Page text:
Let’s say you’ve found a trade show, convention or meeting at which a large number of your potential buyers are going to show up.
Furthermore, you can afford it, it is scheduled at a time when you can attend and you have or can get adequate help to man the show.
By the way, any new marketing is experimental. You don’t know till you’ve given it an adequate try if it will work for you. So don’t try a new marketing scheme with your last dollar or one which just HAS to work or else.
So, what’s next? What’s the first thing you MUST do at a trade show to make a success of it?
You have to stop people.
The typical show has so many exhibitors that there is no way a visitor can adequately inspect and evaluate every one as to whether they are selling something of interest. In fact, after a while, many visitors don’t even try. They walk the aisles on auto-pilot, waiting for something to grab their attention.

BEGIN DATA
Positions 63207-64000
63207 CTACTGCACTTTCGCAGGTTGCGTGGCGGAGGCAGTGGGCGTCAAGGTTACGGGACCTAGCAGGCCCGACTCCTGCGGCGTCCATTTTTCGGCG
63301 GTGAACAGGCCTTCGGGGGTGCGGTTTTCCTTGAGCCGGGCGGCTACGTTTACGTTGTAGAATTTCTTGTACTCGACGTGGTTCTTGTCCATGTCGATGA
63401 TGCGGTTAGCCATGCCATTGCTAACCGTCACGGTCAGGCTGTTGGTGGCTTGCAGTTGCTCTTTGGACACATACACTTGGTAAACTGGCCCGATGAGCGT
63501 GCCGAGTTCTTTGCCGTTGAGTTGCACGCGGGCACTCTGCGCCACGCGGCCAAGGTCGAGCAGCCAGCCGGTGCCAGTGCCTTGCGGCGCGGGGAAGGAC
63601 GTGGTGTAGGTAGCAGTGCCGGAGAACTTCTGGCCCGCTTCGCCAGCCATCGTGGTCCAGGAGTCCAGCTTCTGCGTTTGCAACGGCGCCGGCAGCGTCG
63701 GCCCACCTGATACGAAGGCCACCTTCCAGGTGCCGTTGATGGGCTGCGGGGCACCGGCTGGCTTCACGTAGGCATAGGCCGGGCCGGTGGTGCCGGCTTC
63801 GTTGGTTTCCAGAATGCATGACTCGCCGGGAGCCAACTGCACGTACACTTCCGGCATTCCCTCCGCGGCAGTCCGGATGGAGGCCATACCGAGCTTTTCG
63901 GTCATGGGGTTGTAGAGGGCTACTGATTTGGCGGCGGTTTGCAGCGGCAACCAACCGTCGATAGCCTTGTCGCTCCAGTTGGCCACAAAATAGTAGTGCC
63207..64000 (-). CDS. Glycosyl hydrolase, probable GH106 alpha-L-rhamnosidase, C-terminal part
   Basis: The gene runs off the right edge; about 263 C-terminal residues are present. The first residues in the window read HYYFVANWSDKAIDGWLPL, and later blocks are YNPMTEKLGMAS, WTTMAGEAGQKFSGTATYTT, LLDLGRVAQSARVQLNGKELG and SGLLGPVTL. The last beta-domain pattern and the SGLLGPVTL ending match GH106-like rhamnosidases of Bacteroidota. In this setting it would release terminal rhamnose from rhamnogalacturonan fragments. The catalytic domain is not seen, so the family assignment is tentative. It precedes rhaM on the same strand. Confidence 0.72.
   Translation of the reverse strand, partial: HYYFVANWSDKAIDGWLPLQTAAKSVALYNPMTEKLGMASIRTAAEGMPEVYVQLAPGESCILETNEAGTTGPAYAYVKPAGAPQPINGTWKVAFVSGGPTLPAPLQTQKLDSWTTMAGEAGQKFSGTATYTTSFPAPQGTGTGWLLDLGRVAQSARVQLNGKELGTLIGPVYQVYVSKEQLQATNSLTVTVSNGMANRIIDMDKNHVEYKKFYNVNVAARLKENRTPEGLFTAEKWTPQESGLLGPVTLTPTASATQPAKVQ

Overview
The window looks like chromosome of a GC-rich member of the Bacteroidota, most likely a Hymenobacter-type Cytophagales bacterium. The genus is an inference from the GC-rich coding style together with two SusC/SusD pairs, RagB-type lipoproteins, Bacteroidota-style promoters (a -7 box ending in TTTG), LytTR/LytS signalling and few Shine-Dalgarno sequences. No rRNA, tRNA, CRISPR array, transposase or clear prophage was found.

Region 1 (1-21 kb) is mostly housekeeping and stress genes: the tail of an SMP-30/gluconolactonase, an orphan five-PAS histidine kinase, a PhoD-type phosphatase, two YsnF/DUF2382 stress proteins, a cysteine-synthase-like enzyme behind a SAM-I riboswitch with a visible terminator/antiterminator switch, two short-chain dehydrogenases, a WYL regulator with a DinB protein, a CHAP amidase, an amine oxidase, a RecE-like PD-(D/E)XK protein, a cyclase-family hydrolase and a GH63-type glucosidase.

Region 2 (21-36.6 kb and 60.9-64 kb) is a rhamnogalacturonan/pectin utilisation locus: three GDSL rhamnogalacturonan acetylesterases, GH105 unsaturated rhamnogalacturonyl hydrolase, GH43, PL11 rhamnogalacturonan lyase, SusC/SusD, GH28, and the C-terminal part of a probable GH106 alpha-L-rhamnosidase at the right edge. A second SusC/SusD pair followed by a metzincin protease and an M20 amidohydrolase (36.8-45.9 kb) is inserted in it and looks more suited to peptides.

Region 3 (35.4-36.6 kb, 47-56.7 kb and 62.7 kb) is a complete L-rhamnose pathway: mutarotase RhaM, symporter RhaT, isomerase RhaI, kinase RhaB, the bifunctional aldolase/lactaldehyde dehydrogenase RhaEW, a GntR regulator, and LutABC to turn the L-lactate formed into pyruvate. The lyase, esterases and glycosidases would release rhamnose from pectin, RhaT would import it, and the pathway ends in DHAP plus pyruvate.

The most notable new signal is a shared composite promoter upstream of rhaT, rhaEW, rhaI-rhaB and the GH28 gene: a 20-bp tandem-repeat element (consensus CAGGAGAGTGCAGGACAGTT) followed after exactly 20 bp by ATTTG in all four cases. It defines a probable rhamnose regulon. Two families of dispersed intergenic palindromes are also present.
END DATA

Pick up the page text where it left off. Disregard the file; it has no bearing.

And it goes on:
So your booth display and what you do with it has as its first target, to grab eyeballs.
Sheer size and superior location of a booth certainly help, but that can be expensive. Motion can be effective (as with moving parts of a display or with video). Tricks such as free popcorn (the odor attracts people from everywhere) and beautiful women often work.
The most basic (and usually least expensive and easiest) way to attract attention is with dramatic, different and colorful displays.
An effective display doesn’t necessarily even cost more than a lousy one. But you do have to start out knowing that is what you are going for. It helps if you have an idea what other exhibitors are doing.
In evaulating a potential design you have to imagine yourself in the shoes of a prospector buyer at the show, and ask yourself if that display would make you stop and look closer? If it does, you’ve accomplished the first step of the formula to successful marketing.